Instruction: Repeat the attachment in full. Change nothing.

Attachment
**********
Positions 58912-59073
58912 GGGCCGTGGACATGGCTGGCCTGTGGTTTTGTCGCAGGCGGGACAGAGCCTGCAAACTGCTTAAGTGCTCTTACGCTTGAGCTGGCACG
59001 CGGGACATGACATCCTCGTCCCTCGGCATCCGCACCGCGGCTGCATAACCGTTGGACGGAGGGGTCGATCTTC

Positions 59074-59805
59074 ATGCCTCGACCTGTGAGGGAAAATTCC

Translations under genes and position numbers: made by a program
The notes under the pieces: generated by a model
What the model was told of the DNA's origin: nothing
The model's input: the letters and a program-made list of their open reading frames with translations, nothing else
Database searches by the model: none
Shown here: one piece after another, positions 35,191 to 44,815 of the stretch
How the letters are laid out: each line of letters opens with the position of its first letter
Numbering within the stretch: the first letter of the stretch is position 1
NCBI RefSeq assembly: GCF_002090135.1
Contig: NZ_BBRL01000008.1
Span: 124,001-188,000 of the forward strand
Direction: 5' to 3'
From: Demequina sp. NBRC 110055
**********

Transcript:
Positions 58912-59073
58912 GGGCCGTGGACATGGCTGGCCTGTGGTTTTGTCGCAGGCGGGACAGAGCCTGCAAACTGCTTAAGTGCTCTTACGCTTGAGCTGGCACG
59001 CGGGACATGACATCCTCGTCCCTCGGCATCCGCACCGCGGCTGCATAACCGTTGGACGGAGGGGTCGATCTTC

Positions 59074-59805
59074 ATGCCTCGACCTGTGAGGGAAAATTCC

Translations under genes and position numbers: made by a program
The notes under the pieces: generated by a model
What the model was told of the DNA's origin: nothing
The model's input: the letters and a program-made list of their open reading frames with translations, nothing else
Database searches by the model: none
Shown here: one piece after another, positions 35,191 to 44,815 of the stretch
How the letters are laid out: each line of letters opens with the position of its first letter
Numbering within the stretch: the first letter of the stretch is position 1
NCBI RefSeq assembly: GCF_002090135.1
Contig: NZ_BBRL01000008.1
Span: 124,001-188,000 of the forward strand
Direction: 5' to 3'
From: Demequina sp. NBRC 110055